[Haskell-cafe] Category Theory woes
haberg at math.su.se
Thu Feb 18 17:22:08 EST 2010
On 18 Feb 2010, at 23:02, Nick Rudnick wrote:
>>> 418 bytes in my file system... how many in my brain...? Is it
>>> efficient, inevitable?
>> Yes, it is efficient conceptually. The idea of closed sets let to
>> topology, and in combination with abstractions of differential
>> geometry led to cohomology theory which needed category theory
>> solving problems in number theory, used in a computer language
>> called Haskell using a feature called Currying, named after a
>> logician and mathematician, though only one person.
> It is SUCCESSFUL, NO MATTER... :-)
> But I spoke about efficiency, in the Pareto sense (http://en.wikipedia.org/wiki/Pareto_efficiency
> )... Can we say that the way in which things are done now cannot be
> Hans, you were the most specific response to my actual intention --
> could I clear up the reference thing for you?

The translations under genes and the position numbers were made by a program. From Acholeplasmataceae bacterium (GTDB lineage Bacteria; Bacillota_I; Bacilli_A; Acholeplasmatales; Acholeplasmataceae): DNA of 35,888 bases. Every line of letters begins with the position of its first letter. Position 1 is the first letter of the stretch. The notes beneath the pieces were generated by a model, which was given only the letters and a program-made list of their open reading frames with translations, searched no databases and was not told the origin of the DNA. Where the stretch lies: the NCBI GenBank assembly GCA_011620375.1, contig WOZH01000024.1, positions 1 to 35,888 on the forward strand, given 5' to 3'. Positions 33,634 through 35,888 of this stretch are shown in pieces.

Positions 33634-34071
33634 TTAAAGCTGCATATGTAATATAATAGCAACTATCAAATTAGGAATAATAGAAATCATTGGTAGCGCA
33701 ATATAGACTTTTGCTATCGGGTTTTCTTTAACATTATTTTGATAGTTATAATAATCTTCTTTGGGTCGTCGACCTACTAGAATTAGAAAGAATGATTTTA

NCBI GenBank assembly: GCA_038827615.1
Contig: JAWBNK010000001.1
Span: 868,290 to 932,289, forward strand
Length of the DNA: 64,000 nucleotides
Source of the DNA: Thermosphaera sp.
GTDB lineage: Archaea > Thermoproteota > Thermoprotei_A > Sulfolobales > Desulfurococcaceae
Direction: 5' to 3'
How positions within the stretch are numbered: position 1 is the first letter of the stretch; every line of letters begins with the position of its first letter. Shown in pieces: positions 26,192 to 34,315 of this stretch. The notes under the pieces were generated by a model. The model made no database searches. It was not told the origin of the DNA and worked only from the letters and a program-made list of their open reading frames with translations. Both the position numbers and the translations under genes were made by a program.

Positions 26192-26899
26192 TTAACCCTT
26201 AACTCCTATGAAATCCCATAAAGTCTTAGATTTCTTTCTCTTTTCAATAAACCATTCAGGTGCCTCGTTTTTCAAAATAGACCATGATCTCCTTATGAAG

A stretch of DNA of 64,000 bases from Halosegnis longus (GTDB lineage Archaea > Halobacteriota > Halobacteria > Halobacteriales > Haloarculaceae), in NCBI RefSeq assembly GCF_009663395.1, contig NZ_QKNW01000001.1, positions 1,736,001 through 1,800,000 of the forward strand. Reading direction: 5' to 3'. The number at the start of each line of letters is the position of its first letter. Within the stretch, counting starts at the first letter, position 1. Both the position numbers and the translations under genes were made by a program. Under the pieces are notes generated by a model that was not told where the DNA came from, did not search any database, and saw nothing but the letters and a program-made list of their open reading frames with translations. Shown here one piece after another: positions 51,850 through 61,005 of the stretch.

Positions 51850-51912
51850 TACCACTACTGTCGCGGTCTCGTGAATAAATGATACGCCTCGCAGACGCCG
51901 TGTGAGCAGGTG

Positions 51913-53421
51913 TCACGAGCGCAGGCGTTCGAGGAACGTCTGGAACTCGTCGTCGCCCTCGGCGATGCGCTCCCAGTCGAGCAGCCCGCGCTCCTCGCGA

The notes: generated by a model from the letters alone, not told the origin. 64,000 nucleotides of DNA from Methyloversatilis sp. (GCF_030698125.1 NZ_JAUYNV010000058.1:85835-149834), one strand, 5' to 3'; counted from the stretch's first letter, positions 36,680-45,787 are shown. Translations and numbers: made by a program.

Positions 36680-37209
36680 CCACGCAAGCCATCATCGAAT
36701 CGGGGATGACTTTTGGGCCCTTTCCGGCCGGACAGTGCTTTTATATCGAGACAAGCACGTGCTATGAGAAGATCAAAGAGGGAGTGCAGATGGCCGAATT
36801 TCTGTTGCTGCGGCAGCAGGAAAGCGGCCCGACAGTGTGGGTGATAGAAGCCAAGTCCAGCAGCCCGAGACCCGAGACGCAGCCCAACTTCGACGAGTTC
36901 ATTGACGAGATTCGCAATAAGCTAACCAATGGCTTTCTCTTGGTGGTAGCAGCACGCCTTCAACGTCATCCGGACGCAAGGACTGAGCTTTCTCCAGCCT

That seems to be an economic theory version of utilitarianism - the
problem is that when dealing with concepts there may be no optimizing
function to agree upon. There is an Occam's razor one may try to apply
in the case of axiomatic systems, but one then finds it may be more
practical with one that is not minimal.
As for the naming problem, it is more of a linguistic problem: the
names were somehow handed by tradition, and it may be difficult to
change them. For example, there is a rumor that "kangaroo" means "I do
not understand" in a native language; assuming this to be true, it
might be difficult to change it.
Mathematicians though stick to their own concepts and definitions
individually. For example, I had conversations with one who calls
monads "triads", and then one has to cope with that.
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